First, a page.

One of the biggest concerns of customers in our store is the price of wine. Many people come in after a trip to France or Italy and are discouraged by the fact that they see $19.99 price tags on wines they drank in Europe for a few Euros. This is not because we are making huge margins at Liquormart, and it certainly isn't the fact that the winemakers are getting paid any premiums for shipping their wines here. The reason is the multi-tiered system that rules the wine industry. An estate in Europe must sell its wine to an importer. That importer then sells it to a distributor, who sells it to the store. Often the estate has to pay a negociant to make the wine available to importers.  With everybody getting their substantial cut, it is small wonder that the wines double or even triple in price from the estate to the shelf.

Is there a way to combat this? Not always, but one person does it the right way. Enter Denver's own Philippe Sevier.  He owns some vineyards of his own in Europe. He also visits other small estates that make wonderful  wines, and brings them to Colorado, acting as importer AND distributor. He even delivers the wines himself in his van. When other distributors host trade tastings they do so at restaurants, museums or art galleries at considerable expense (ultimately born by the customer in the store). Phillipe hosts trade tastings in his dining room, with dozens of wines lined up on the table, a few assorted cheeses to enhance the flavors of the wine, and an occasional treat from his delightful wife's oven.  He knows everything about every wine, so it is a very valuable experience for all who attend.

Not only do his methods keep prices very reasonable, but he gives small estates an opportunity to showcase their wines...and many of these wines are very, very good. They grow grapes in the same terroir as the more expensive, well known estates, and have similar winemaking techniques. They can avoid the techniques of mass production that enable the production of hundreds of thousands of cases of wine, and also diminish the flavor and character. The result is a great wine for a great price.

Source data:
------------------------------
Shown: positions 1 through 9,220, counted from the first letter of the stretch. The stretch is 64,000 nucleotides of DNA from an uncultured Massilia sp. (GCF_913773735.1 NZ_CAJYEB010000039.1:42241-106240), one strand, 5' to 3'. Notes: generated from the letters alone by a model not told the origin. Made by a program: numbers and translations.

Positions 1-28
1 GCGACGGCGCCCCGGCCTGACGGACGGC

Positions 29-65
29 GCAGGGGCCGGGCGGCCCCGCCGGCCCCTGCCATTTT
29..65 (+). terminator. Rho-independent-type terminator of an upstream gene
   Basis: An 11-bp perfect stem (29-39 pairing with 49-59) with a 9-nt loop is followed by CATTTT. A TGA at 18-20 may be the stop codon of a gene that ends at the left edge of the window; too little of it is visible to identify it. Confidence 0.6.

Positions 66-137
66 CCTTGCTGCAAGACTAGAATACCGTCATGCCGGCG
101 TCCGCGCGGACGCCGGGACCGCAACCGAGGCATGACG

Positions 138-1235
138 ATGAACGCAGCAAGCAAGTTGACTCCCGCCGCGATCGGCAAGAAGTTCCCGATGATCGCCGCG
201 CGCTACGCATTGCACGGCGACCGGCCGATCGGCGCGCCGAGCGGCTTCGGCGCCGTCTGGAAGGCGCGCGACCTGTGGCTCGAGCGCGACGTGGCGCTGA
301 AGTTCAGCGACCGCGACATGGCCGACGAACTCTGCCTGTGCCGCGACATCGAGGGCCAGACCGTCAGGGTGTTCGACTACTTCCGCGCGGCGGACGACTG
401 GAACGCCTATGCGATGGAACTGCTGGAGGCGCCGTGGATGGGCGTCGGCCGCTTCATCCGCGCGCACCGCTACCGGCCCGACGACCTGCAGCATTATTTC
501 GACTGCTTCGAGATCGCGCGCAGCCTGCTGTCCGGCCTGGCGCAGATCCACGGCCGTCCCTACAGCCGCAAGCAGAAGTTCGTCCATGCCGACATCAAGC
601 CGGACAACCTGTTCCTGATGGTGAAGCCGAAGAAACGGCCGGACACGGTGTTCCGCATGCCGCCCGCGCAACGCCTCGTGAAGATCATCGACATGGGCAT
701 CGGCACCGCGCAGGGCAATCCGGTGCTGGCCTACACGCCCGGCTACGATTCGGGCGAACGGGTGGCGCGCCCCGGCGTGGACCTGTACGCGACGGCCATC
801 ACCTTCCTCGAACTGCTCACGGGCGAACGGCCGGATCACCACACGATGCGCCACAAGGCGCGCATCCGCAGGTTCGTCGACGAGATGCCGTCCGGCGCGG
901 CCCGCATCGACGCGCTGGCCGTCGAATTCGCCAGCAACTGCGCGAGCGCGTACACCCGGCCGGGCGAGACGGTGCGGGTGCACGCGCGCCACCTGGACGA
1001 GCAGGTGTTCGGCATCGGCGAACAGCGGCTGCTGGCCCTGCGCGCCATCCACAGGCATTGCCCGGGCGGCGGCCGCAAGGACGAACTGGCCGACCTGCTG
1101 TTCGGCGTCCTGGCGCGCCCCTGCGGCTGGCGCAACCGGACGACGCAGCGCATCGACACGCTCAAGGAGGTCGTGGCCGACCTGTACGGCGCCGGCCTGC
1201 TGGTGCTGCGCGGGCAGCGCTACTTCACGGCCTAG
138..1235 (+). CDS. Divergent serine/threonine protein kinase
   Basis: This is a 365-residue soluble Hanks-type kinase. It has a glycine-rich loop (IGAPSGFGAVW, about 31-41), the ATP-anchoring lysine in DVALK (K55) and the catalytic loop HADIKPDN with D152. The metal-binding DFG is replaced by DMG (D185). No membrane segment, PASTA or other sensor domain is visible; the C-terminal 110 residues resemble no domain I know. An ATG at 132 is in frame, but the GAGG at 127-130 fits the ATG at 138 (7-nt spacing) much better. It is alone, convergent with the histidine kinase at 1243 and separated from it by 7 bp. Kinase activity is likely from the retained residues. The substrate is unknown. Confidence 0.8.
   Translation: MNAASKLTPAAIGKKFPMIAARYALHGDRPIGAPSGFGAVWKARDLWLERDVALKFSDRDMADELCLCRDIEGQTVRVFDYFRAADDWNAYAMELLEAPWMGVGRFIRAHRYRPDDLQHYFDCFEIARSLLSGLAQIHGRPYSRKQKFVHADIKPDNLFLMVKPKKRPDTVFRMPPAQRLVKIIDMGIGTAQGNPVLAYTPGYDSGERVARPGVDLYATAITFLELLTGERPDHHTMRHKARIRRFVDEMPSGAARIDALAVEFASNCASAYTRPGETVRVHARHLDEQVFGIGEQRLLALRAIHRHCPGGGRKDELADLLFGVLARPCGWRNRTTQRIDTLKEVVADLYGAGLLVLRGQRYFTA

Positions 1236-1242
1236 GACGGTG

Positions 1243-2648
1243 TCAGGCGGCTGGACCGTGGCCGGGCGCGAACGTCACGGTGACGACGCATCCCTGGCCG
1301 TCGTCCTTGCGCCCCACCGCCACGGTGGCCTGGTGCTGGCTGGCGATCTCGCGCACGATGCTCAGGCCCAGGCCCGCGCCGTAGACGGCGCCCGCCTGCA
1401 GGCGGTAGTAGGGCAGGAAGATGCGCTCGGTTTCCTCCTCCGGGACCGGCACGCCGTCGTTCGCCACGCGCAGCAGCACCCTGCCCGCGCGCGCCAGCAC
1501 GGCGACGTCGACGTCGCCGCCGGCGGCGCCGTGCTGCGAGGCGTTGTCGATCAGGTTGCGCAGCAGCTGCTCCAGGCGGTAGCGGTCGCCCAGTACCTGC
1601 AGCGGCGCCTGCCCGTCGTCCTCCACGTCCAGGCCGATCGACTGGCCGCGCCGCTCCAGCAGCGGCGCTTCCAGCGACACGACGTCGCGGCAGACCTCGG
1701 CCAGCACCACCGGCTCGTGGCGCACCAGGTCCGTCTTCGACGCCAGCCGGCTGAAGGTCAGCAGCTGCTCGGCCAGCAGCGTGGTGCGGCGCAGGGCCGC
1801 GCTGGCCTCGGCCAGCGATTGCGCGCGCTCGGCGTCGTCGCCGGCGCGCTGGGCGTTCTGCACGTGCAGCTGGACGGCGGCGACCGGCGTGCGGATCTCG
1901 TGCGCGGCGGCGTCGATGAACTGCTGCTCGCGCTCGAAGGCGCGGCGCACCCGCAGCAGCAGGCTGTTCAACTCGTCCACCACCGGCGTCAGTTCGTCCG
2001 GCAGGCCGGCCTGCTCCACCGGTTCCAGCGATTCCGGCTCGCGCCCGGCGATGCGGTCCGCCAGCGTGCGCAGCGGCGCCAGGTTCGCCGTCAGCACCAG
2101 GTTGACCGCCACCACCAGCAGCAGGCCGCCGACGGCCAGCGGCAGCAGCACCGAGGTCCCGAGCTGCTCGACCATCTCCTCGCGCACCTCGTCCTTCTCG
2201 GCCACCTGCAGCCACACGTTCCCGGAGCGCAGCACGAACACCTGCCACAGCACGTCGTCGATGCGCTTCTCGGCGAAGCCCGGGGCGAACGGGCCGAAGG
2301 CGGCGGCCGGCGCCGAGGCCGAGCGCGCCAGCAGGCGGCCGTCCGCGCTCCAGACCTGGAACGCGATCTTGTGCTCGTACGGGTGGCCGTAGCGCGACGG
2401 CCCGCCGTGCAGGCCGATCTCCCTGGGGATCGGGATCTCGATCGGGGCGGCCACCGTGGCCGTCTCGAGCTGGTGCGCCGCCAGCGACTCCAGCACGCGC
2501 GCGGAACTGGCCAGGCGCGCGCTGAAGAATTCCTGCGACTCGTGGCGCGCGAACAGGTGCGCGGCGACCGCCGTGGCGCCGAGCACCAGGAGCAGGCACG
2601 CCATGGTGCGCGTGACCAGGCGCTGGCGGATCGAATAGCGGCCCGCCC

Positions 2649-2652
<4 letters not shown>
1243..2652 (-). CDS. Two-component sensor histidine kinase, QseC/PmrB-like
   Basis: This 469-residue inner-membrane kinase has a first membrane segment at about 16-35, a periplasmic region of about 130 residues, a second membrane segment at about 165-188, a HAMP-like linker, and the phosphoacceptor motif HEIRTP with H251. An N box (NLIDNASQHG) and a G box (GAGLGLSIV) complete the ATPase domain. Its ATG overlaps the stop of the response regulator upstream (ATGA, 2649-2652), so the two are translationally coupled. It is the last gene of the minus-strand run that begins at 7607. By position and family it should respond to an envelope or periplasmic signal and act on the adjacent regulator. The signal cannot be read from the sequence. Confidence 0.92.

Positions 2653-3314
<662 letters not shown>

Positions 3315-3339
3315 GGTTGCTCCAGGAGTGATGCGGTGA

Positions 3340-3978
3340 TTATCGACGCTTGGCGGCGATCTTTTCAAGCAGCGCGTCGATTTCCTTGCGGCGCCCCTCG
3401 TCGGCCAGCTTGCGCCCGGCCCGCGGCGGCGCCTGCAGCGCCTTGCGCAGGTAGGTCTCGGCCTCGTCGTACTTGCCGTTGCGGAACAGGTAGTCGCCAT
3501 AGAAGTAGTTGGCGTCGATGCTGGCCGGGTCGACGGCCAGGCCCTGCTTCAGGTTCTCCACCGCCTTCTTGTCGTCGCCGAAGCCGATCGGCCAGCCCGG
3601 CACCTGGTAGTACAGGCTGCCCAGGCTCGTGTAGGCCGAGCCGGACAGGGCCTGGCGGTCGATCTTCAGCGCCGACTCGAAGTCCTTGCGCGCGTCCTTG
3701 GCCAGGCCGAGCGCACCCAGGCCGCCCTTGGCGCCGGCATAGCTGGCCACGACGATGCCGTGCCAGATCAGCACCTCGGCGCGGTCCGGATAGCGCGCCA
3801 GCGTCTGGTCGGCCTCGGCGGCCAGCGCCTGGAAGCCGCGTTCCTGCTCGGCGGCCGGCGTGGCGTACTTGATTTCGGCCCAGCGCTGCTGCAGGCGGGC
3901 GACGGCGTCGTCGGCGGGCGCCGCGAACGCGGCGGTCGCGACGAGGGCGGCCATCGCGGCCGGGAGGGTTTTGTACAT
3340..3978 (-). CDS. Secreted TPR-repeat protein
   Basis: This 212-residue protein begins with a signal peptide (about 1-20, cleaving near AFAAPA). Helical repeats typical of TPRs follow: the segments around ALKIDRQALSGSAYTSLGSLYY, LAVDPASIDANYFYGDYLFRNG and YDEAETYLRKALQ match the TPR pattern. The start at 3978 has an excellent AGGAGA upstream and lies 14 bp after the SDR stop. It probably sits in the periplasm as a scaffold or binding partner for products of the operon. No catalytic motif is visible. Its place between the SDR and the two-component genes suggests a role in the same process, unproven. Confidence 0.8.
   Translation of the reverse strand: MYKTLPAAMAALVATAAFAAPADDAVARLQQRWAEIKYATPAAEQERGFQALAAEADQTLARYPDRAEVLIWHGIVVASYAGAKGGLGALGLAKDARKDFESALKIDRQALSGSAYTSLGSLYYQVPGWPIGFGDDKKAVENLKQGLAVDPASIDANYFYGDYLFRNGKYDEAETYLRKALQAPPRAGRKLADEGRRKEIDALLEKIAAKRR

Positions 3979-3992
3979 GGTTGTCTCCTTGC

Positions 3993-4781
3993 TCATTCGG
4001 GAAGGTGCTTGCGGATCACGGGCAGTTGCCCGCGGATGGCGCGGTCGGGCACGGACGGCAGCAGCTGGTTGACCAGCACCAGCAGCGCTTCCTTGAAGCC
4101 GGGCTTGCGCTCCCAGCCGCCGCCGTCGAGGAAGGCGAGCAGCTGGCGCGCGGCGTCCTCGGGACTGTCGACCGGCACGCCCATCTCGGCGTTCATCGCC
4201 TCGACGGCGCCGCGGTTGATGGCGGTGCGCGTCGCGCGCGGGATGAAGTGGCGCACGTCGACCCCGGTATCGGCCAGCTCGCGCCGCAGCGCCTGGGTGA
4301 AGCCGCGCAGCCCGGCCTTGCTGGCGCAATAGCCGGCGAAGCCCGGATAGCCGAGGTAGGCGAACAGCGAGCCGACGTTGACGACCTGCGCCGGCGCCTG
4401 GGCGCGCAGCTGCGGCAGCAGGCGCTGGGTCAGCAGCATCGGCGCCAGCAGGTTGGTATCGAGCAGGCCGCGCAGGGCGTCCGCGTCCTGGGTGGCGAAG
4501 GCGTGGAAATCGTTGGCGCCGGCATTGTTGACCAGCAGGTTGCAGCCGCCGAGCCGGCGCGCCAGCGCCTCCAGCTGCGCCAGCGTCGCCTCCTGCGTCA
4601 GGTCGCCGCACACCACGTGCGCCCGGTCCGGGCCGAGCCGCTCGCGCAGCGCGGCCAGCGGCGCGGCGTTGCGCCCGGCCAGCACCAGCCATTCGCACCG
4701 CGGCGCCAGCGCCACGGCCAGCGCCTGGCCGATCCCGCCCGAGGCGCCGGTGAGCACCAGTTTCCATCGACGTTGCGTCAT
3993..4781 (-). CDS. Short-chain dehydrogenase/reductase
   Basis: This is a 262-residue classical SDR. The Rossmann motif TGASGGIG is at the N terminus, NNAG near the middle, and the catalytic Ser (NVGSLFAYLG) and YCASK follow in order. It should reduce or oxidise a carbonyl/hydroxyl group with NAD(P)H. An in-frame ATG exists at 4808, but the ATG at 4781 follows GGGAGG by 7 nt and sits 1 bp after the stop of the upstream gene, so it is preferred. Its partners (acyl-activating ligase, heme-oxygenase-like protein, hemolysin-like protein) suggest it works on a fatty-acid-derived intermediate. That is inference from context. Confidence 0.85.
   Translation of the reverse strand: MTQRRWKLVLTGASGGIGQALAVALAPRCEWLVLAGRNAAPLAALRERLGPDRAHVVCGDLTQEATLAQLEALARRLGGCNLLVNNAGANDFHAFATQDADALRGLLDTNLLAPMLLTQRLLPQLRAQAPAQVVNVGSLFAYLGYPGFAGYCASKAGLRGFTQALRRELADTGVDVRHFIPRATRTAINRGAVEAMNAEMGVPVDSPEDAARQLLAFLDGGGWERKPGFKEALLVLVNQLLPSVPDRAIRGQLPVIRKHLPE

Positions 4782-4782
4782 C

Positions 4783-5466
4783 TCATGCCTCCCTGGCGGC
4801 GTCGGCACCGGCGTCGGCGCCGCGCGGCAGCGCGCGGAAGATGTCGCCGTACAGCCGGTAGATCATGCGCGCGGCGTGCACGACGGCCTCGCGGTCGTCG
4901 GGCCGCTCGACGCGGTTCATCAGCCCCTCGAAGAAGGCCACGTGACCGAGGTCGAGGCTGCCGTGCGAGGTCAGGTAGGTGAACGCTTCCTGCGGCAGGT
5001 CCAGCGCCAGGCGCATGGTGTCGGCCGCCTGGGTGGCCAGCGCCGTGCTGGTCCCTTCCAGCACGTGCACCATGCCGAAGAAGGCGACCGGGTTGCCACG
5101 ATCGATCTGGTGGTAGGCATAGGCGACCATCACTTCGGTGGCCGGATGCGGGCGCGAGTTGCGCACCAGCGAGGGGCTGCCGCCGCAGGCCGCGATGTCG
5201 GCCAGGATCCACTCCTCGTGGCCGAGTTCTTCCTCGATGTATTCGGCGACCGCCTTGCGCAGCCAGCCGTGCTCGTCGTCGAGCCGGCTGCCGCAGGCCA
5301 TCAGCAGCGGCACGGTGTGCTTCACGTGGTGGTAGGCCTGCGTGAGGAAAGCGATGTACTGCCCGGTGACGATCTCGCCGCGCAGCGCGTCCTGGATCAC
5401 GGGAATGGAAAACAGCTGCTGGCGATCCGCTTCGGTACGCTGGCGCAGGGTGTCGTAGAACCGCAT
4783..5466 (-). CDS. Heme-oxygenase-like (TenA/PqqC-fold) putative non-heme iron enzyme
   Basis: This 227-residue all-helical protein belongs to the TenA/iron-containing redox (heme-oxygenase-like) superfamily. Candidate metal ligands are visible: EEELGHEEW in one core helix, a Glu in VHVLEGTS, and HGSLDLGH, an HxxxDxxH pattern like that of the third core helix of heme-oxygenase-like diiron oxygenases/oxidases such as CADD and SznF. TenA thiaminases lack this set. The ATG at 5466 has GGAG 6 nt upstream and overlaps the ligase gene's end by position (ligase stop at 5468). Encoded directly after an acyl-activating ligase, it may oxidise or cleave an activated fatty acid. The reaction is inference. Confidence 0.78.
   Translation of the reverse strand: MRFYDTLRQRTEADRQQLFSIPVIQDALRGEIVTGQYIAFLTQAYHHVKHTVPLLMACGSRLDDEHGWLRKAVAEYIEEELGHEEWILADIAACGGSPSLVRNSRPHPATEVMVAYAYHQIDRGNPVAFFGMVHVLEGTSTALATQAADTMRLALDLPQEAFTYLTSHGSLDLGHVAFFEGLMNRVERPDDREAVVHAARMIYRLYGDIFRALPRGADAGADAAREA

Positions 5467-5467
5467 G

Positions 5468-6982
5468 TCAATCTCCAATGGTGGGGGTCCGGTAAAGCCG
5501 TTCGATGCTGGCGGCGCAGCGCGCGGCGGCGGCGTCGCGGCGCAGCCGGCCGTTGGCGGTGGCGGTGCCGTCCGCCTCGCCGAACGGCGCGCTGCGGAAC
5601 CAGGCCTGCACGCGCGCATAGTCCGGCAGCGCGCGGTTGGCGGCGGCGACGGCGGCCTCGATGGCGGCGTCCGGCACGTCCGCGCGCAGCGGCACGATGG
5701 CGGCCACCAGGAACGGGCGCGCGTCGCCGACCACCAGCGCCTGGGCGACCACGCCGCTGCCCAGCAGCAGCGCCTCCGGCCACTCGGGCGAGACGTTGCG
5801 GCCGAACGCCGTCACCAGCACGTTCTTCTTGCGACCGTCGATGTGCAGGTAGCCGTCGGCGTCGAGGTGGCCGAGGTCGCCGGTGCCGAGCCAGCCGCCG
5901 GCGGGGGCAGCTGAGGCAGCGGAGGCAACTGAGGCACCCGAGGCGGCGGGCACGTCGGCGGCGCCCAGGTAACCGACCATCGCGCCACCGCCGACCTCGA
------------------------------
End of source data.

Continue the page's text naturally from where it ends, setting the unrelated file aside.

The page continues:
Sampling Sevier's wines is like taking a tour of Europe, and it doesn't feel like a low budget one either, until you hit the checkout line. If we start in Bordeaux, chateau Carbonneau delivers vibrant black fruit flavors with earth, cassis and spice. This is an every day dinner wine for $9.99. Chateau La Croix Bonnelle from St Emilion, shows surprising complexity, with rich dark fruit, earth and spice. One of the most expensive wines in his portfolio at a whopping $16.99!

When looking for crisp, minerally vibrant whites, one may forget Bordeaux and Sevier is there to remind you of these great bargains.

These wines are blends of Sauvignon Blanc and Semillon, are beautiful food wines, and perfect for large events....and I sell a lot of this wines for wedding receptions. Chateau Vrai Caillou and Chateau Des Chapelains, both at $9.99, give a mouthful of mineral driven, fresh, vibrant tropical and citrus fruit.
Traveling next to Cahors, we come to the birthplace of Malbec. Although most people think of Argentina when they think of this grape, it originated in France and is one of the grapes found in red Bordeaux. Cahors are primarily Malbec with a little Merlot or Tannat thrown in. They are more structured and less fruit forward than the typical Argentinian example, and more complex. Sevier has two, and they are excellent – Chateau St Sernin ($13.99) and  and Chateau Nozieres ($12.99), both are bursting with ripe plumb, black cherry, cocoa, vanilla and spice. Next time when you think of Malbec, give one of these a try.

Looking for a different summertime white? Think Ugni Blanc, a grape most famous for its use in Cognac. In the Cotes du Gascogne, in southern France, this grape makes very flavorful whites. Domain D'Uby makes a blend of Ugni blanc and Columbard. It is fresh and vibrant, similar to a Sauvignon Blanc, but a little more floral and nutty. Awesome at the massive price of $8.99. do you HAVE to have your weekly Chardonnay fix? The Philippe Sevier Chardonnay from the Loire valley, in an unoaked style gives the best mothful of tropical and citrus fruit you'll ever have for a $8.99 price tag.

This is just a small sample of Mr. Sevier's  list of wines. Burgundy is represented and he really does the Loire Valley in style. Wines from Chinon, Bougeuil, Anjou, Muscadet, Sancerre and Vouvray are all found on our shelves and are all fun to try, with not a single one over 15.99!!! The Rhone Valley is not forgotten either. So come in the store and ask for me. Let Philippe Sevier and I take you on a tour of France. First class accommodations at Supersaver prices.